THE FINGER POINTS
1931 First National
Directed by John Francis Dillon.
Screenplay by Robert Lord,
based on a story by John Monk Saunders and W.R. Burnett.
Dialogue by John Monk Saunders.
Photography by Ernest HaIler.
Editor: Leroy Stone.
Release date: April 11, 1931.
Running time: 90 minutes.
CAST: Richard Barthelmess, Fay Wray, Regis Toomey, Robert Elliott,
Clark Gable, Oscar Apfel, Robert Gleckler, Noel Madison, Mickey Bennett.
A green Southern boy, Breckenridge Lee (Richard Barthelmess), takes on a job
as a reporter with a big-time newspaper. New to the big city, he is the only
one on the paper's staff who takes a gangland story suppression order seriously.
Within a very short time, he is transposed into a hard-boiled newshound, not
only familiar with the inner circles of gangdom, but dictating from his $35
-a-week reportorial desk thousands of dollars for suppressing news of its
Marcia Collins (Pay Wray), who works on the same paper develops romantic interest
in him. When she learns of his grafting, she pleads with him to free himself
from the underworld. His intentions are good but he cannot turn his back on
When the gangland leader, Louis Blanco (Clark Cable), orders two men killed,
he also orders Lee to suppress the story. But things go wrong and the story
is published. Blanco believes he has been double-crossed because his gang
is implicated. That night as he leaves the office building, Lee is mowed down
by machine guns as the fulfillment of the finger having been pointed at him
by the gang leader.
Film Daily: As a gangster-newspaper talker it doesn't hold much. Where
Barthelmess stands well and where the gangster fever is in high, plus the
phase of the reporter who runs the underworld of the town, this picture should
do well. In other spots it calls for support .. . Regis Toomey is excellent
as a fellow reporter unaware of Barthelmess' activities and who admires him
as his idea!, while Clark Gable again scores with his fine voice and magnetic
Variety: The leading characterization must have been a tough one for
the writers. Even when the reporter goes bad the script attempts to keep him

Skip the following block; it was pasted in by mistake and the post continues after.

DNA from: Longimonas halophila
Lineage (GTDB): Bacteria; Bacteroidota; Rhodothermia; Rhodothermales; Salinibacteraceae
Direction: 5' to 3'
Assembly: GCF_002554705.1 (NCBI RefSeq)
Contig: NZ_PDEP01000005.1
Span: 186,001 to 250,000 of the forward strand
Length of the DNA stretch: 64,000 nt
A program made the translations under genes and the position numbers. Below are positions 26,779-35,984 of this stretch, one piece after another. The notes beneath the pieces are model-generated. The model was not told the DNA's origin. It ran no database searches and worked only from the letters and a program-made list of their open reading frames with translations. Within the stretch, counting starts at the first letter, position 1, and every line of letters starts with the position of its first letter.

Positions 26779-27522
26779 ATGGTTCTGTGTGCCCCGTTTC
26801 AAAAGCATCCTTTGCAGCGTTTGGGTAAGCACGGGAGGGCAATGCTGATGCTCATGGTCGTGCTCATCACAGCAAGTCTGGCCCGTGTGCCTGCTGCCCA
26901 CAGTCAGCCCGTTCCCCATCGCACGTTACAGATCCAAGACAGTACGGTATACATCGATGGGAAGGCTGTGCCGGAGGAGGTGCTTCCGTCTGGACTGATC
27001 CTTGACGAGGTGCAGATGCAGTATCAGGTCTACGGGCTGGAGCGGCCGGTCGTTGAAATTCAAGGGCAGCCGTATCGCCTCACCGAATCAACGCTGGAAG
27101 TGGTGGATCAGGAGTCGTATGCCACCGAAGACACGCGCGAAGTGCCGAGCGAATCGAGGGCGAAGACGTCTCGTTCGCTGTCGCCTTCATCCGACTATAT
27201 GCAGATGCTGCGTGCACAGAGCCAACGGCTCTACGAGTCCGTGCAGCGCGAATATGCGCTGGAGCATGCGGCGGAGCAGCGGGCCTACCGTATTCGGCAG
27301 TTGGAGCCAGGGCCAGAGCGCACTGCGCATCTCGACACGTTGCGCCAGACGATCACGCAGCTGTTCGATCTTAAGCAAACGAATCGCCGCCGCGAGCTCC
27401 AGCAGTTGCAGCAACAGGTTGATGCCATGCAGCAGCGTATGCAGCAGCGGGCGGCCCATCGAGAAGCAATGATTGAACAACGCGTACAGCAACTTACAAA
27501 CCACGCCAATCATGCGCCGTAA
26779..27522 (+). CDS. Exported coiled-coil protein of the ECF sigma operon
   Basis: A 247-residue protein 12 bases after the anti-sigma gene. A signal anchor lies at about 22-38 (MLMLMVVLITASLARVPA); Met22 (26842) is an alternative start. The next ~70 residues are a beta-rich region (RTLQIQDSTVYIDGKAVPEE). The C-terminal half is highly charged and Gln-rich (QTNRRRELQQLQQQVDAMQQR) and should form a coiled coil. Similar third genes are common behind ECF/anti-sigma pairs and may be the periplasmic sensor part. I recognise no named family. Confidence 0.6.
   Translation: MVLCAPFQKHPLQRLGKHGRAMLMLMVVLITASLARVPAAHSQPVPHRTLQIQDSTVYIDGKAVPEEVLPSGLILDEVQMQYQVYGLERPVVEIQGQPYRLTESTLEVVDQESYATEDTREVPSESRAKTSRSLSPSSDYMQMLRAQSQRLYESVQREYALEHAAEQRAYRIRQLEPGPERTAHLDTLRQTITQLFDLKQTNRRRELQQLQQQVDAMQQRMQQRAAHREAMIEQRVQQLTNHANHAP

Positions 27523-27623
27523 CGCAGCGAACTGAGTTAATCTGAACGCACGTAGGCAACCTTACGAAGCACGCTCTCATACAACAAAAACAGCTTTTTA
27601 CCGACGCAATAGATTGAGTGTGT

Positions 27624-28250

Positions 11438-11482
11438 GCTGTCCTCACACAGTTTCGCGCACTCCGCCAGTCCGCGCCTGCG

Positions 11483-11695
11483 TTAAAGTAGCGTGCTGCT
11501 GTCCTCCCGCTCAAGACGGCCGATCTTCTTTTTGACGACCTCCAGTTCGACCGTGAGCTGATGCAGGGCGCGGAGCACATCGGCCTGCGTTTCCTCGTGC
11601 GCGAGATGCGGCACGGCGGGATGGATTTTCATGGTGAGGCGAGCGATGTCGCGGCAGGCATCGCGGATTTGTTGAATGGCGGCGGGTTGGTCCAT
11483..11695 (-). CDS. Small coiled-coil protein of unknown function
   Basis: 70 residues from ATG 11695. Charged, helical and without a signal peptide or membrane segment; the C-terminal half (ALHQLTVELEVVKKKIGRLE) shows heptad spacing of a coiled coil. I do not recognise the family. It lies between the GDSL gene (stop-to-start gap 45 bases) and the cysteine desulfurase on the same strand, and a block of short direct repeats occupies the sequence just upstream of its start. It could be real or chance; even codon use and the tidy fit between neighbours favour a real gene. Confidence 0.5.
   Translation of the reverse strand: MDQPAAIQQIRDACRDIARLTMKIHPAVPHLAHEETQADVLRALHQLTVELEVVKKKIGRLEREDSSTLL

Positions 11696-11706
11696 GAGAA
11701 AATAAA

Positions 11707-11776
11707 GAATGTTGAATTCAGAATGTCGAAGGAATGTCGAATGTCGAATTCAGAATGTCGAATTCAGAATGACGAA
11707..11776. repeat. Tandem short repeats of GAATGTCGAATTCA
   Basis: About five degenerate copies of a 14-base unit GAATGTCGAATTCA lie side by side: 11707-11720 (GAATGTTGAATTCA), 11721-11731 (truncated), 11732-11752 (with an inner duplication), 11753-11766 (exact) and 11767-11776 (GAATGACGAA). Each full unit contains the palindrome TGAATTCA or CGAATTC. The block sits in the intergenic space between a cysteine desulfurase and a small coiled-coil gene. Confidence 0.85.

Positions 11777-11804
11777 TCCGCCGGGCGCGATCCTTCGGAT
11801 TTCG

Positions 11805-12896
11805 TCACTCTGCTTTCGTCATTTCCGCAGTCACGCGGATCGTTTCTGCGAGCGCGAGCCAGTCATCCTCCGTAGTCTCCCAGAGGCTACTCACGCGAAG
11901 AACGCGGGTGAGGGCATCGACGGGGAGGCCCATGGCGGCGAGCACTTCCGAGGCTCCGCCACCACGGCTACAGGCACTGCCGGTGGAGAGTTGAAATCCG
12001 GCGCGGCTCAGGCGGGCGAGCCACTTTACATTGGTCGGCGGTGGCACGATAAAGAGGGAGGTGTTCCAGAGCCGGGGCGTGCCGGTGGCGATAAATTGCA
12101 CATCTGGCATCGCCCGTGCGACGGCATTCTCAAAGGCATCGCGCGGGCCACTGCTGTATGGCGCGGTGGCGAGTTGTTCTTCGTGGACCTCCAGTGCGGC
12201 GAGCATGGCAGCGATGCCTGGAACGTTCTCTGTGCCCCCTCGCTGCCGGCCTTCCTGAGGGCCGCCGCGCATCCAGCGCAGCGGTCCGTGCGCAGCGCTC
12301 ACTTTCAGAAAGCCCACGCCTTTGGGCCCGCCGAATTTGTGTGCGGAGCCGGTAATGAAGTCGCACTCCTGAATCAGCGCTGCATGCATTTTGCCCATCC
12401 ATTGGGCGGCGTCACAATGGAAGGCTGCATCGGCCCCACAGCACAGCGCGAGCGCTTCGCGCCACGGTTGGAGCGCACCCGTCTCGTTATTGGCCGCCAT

clean, if not of hand at least of heart. This permits a sob-sister angle.
Fay Wray interprets this assignment, constantly remonstrating with the lad
to get out of the blood money class A breezy and booze-loving reporter, also
enamored of Barthelmess girl, is excellently interpreted by Regis Toomey.
Story takes the conventional twist by having him get the gangster yarn which
cleans up the local situation, but not before he is p aid in full with machine
gun bullets by the gangland czar, portrayed characteristically by Clark Gable.
Movie Mirror: Based on a true story, a new reporter is beat up by gangsters
for getting them raided and then collects for not exposing their activities.
Breckenridge Lee (Richard Barthelmess) has a letter from a Savannah editor
and gets a job on Chicago's Press. Marcia Collins (Fay Wray) and Breezy (Regis
Toomey) help him get started. The paper reports a gang war and declares a
crusade. Lee investigates the Sphinx Club and asks Larry Hayes (Robert Gleckler)
about the casino opening. Lee gets only $35 a week, and Louie Blanco (Clark
Gable) offers him $2,000 to forget. Breezy and Lee call on Marcia. Breezy
and she warn Lee about Hayes. Lee's story is on the front page. Police raid
the place and arrest Hayes, who threatens Lee. On the street Lee is beat up
by two men. Marcia visits Lee at the hospital, and he asks her to marry.
Lee is welcomed back to the Press and looks at his medical bills. He asks
city editor Carter (Robert Elliott) if the paper could help with the bills
or give him a raise or an advance; but Carter says no. Lee goes to see Louie
and shows him his next assignment. Louie makes a call and gets $20,000, giving
Lee $5,000 of it and forming a partnership whereby Lee will hold back stories
unless the gangsters don't pay. At a bank Marcia sees Lee put cash in a safe
deposit box. Lee calls on Marcia and asks what is the matter. She says he
has changed; she knows what he is doing and says it's wrong. Lee says he won't
turn back, and Marcia tells him to go. Louie calls on Lee, because he collected
from Gervaso. Lee says Louie took extra on the Clancey deal, and he won't
let Louie push him around anymore. Lee needs a story on Waverly, and Louie
warns him. Lee gives Louie his split after he evened it up. Marcia has coffee
with Breezy, and he asks her to marry. She says no, because he doesn't try.
Breezy offers to work harder.
Louie tells Lee to see #1 and takes him to him. Lee is to told to lay off
on Waverly. Lee asks for $100,000 and gets it. Breezy tells Carter about Waverly
and writes the story. Lee calls on Marcia and apologizes, saying he works
against the racketeers, terrorizing them, and making them pay. Marcia says
they'll get him and asks him to quit. If he goes away, she will marry him.
They plan to leave and kiss. Carter likes Breezy's story and stops the presses
to put it on the front page. In the morning Breezy finds Lee at Marcia's and
learns they are getting married. Breezy shows Lee the Waverly exposé
and leaves. Lee answers the phone, and a voice says the finger is on him.
Marcia is scared. Lee leaves for the bank and is shot on the street. The paper
calls Lee a martyr. Breezy says they couldn't buy him, and Marcia says it
is a pity.
This drama reveals how violent gangsters could be during Prohibition to keep
their rackets going. Lee believes they wouldn't kill a reporter; but after
becoming a racketeer himself he finds out otherwise.